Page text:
It is an essential yet fun task, which should commence as soon as your tickets’ confirmation is sent to your e-mail. This is my personal favorite, to study the city, to find things that interest YOU, foods, drinks, places YOU would like to experience… For heaven‘s sake you are alone! You can do whatever you want, whenever you want! You can splurge on a luxurious hotel, or book that little charming one of your preference. You can spend a whole day at the Louvre, or sleep in and then go market hunting at 2 PM. Paris is your canvas!
When planning a solo trip, it is important to do your homework before embarking. Spending a few evenings researching addresses of landmarks and emergencies numbers. It will come very handy, especially if the WiFi in your hotel room is not as good as you anticipated.
Make a list of attractions, directions, numbers, and tips you can easily find online about the city. Even if you are not going to follow it religiously, it’s better to be over prepared and slack off than slacking off and being overwhelmed.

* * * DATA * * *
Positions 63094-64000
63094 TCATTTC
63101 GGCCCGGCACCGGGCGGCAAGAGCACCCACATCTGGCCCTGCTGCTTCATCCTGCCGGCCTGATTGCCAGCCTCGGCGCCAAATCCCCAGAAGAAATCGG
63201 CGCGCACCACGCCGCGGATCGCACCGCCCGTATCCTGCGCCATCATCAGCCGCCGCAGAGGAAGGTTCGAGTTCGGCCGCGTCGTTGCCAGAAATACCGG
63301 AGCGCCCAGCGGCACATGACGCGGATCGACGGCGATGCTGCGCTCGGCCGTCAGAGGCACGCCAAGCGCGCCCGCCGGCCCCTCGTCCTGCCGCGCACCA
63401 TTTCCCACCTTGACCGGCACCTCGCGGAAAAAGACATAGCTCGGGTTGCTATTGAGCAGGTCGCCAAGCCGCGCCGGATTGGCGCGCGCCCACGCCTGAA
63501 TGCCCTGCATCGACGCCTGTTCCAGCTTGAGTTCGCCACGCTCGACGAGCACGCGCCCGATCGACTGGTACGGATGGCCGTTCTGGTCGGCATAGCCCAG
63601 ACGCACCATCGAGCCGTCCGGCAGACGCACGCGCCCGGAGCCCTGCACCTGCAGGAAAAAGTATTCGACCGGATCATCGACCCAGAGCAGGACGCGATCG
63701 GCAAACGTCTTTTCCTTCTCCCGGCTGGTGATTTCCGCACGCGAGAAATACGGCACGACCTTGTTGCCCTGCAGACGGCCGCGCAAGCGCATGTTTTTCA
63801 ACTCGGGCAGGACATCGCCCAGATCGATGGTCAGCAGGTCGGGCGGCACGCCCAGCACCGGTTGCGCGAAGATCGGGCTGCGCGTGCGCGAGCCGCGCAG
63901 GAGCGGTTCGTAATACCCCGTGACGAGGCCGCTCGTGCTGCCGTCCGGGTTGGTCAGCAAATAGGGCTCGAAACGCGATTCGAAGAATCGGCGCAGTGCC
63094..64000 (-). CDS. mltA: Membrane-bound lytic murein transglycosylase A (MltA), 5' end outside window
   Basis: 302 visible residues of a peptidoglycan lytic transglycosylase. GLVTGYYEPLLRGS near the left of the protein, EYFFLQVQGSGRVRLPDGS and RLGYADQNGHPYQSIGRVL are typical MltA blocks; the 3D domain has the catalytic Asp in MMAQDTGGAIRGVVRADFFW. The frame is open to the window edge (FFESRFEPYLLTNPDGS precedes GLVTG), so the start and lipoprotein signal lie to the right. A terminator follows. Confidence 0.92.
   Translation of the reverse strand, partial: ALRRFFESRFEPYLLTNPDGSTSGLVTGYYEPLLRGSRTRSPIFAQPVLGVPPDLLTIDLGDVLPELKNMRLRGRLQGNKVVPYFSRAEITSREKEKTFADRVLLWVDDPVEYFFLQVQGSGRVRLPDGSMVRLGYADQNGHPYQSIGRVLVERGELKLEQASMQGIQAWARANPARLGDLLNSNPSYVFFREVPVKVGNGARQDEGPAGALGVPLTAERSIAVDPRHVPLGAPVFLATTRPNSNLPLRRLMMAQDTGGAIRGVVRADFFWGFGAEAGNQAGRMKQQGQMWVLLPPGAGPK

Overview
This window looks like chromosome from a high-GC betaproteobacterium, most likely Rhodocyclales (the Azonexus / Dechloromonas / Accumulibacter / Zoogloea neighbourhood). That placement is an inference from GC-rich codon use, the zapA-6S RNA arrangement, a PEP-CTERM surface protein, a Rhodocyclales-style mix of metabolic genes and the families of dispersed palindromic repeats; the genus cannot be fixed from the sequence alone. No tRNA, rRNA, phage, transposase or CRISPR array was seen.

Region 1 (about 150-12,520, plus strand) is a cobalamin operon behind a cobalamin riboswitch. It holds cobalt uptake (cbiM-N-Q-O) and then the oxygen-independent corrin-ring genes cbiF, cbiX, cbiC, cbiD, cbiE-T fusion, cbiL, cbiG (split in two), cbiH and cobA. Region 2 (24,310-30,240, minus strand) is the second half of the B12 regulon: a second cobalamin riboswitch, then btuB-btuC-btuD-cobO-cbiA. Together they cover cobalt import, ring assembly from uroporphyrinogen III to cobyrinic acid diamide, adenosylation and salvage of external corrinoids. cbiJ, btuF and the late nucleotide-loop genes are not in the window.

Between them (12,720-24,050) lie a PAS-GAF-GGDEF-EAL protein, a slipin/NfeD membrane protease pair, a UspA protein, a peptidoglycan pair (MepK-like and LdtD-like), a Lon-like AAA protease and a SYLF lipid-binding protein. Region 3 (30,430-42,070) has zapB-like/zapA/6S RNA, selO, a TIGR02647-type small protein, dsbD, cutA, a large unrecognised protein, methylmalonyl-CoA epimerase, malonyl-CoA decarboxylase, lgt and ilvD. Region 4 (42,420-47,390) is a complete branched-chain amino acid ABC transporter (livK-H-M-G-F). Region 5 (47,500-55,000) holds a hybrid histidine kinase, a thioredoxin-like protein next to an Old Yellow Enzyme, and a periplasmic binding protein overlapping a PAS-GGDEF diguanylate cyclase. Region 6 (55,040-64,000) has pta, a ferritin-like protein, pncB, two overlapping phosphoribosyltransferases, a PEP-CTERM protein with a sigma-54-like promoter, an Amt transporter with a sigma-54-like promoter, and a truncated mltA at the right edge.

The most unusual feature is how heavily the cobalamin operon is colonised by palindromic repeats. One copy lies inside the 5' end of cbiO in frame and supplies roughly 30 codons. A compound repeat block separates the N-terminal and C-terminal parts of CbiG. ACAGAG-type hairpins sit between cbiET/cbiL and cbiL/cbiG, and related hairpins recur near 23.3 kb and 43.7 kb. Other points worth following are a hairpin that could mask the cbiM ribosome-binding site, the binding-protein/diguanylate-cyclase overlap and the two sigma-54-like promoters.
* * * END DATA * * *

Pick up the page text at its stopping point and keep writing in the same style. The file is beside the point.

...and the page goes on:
Booking a proper hotel is one of the most important tasks, but it is also a fun part of the process. You will book the one that best attends to your personal preferences. Take time, read reviews, choose consciously and from there on you can enjoy without a worry. We have a wide selection, pick one and be happy!
Step 2: Sightseeing: It is not as scary as you think
The best way to sight-see when travelling alone is in group tours. Pick interesting ones and strike a conversation with your fellow rubbernecks, you will be surprised at how they crave for a nice conversation or an exchange of picture taking. If you hit it off, it could even lead to an invitation to this great wine bar friends told them about.